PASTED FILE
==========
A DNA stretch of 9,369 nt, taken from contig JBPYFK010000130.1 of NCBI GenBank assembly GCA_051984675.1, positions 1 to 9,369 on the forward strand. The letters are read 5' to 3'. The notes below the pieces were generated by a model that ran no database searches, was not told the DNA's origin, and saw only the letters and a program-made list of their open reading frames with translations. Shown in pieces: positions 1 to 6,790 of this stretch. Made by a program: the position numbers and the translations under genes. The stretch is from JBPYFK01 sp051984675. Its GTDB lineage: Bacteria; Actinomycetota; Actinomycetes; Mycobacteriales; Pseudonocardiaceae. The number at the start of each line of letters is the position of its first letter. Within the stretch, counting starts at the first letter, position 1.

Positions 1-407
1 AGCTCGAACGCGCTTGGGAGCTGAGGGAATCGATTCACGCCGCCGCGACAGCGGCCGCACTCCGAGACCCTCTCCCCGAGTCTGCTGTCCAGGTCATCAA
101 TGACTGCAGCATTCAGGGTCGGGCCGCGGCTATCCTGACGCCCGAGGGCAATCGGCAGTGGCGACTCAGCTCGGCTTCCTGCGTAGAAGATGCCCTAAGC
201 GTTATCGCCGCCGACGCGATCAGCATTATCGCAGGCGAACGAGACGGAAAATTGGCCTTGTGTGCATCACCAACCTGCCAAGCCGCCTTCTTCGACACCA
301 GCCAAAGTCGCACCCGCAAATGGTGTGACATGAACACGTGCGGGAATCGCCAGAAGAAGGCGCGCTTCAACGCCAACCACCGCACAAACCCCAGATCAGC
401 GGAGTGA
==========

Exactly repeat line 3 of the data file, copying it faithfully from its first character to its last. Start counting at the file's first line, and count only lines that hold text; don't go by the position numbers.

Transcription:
1 AGCTCGAACGCGCTTGGGAGCTGAGGGAATCGATTCACGCCGCCGCGACAGCGGCCGCACTCCGAGACCCTCTCCCCGAGTCTGCTGTCCAGGTCATCAA